photo by Sheila K. Lawrence
Seeking perfection for a living can be mentally draining, to say the least. With so many negative thoughts swirling around in your (bun)head day in and day out…my feet never point in that lift! my butt looks huge in this costume! why can’t I just turn out?!…it’s not hard to lose sight of what’s really important: connecting with your audience.
Enter Sheila. This Tuesday, a “Backstage At The Arts” class for art-lovers of a more advanced age sat in on our rehearsal day. About twenty charming students perched in the rows of our black box theater and observed as we marked, ran, and worked through the difficult bits of each piece for this weekend’s show. Before my scheduled rehearsal time, our artistic director, Misha, opened the floor to any questions the students had for the dancers. After informing the room of how I’d been dancing since I was 2 years old and my dream company (de jour) is Boston Ballet, Misha let them all in on a little “secret” of mine. You guessed it, my injury. The words fractured spine escaped from my subconscious, rolled out through Misha’s pursed lips, made their way to the ears of the students and rushed down their unsuspecting throats, pausing once for an audible, collective sharp inhale before passing down into their stomaches, where they seemed to sit quite uncomfortably. This spawned a series of How did that happen? Were you dancing? How long did it take to recover? How long have you been back in the studio? and before I knew it I was in the middle of the first run of In Passing. We worked on some corrections, ran the piece again and rehearsal was over.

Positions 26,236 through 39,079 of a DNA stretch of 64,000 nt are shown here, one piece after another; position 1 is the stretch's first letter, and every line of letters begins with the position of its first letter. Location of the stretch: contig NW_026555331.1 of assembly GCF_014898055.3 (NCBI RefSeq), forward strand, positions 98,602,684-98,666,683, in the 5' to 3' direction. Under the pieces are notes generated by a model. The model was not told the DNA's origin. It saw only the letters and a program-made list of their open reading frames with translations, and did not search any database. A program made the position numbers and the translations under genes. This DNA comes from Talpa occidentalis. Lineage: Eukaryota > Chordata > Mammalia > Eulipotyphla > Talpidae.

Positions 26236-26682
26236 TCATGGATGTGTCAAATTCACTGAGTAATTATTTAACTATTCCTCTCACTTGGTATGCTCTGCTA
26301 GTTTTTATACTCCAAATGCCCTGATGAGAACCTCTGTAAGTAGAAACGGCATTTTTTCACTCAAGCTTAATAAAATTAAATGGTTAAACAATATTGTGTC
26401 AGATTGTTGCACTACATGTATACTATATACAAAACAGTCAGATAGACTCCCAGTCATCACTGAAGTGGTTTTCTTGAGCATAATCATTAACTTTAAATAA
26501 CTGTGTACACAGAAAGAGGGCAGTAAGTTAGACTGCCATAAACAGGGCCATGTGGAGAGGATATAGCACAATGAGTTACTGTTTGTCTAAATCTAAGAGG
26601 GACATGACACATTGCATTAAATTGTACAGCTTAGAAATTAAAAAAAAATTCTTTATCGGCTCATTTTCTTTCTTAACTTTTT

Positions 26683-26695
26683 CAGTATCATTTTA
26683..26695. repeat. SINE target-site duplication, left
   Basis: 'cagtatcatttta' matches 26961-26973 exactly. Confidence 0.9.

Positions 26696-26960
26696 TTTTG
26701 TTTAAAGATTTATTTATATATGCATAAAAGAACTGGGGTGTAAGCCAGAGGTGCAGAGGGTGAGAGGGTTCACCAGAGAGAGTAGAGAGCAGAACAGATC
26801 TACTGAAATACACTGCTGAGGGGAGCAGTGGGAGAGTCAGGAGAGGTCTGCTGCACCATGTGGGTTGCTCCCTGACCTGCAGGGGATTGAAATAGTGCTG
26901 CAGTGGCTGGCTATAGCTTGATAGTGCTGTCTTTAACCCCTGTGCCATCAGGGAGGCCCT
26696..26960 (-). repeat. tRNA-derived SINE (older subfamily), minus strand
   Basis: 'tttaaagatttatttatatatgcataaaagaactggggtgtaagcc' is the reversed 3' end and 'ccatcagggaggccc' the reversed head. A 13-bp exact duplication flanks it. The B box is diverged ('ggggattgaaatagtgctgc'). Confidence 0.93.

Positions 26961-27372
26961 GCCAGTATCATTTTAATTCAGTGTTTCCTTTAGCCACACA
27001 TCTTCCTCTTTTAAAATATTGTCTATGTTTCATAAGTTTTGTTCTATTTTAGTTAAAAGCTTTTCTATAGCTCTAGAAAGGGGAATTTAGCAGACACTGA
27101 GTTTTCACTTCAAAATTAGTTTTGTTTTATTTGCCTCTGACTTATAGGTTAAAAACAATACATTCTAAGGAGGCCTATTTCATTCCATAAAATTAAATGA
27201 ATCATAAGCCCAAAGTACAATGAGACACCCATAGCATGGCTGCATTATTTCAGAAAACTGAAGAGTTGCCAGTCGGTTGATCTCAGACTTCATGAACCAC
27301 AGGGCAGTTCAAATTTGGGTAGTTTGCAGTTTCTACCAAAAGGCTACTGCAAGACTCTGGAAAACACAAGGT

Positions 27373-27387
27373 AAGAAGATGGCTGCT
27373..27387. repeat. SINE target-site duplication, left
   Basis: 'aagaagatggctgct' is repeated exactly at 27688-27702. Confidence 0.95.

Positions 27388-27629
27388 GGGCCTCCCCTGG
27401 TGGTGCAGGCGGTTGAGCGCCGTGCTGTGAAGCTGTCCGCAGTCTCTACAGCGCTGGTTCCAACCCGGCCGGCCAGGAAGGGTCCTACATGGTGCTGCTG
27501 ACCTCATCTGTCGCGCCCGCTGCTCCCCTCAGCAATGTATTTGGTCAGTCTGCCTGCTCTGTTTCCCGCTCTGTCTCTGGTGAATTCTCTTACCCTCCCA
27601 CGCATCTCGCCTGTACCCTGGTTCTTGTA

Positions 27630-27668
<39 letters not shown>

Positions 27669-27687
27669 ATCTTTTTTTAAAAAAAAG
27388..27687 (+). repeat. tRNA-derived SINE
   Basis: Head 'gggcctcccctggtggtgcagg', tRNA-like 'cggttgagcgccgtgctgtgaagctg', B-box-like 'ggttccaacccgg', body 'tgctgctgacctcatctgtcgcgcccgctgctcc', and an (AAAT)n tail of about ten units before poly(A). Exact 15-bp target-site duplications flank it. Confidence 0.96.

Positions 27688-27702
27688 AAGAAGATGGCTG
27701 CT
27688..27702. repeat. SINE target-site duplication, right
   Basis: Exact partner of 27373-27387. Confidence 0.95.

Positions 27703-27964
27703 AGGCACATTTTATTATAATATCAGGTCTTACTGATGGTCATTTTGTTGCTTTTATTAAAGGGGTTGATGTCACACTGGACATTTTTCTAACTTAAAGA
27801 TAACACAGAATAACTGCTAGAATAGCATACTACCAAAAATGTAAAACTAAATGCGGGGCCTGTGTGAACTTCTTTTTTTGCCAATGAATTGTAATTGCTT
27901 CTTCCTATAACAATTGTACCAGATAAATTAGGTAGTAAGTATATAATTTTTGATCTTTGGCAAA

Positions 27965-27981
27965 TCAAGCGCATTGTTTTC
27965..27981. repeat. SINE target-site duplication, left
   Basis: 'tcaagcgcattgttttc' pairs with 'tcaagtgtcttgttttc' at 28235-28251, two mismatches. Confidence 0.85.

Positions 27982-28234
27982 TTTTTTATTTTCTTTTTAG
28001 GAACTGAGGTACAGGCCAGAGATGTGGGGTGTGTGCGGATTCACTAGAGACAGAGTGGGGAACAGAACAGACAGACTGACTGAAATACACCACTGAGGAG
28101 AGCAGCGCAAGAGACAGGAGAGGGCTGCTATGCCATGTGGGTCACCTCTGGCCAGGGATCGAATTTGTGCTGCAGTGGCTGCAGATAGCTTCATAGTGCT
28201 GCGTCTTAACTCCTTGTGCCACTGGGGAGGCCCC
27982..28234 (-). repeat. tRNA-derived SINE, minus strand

Still feeling a bit too rusty to be in front of an audience, I didn’t waste time exiting the studio after practicing a few pirouettes. As I b-lined for the dressing room, a woman stopped me. It was Sheila. She tapped me on the back and proceeded to express just how deeply In Passing had affected her. She told me how much she enjoyed my dancing and that the piece nearly moved her to tears. I noticed she was holding a camera in the same moment when she asked if I might be willing to pose for some photos in an empty studio down the hall. Of course, being so grateful for her kind words, I obliged.
The shot above, which Sheila has dubbed “Ballerina with Red Chairs”, was the result of this mini photoshoot. Whenever I see this picture, I will remember Sheila and her warmth. Every time I look at my shadow cutting through the block of sunlight shining in through the window, I will be reminded of how just a little bit of darkness can interfere with something that is meant to be bright. So here’s to a night of accepting our shadows and spotlighting our bright bits. We could all use a little positivity sometimes…don’t you think?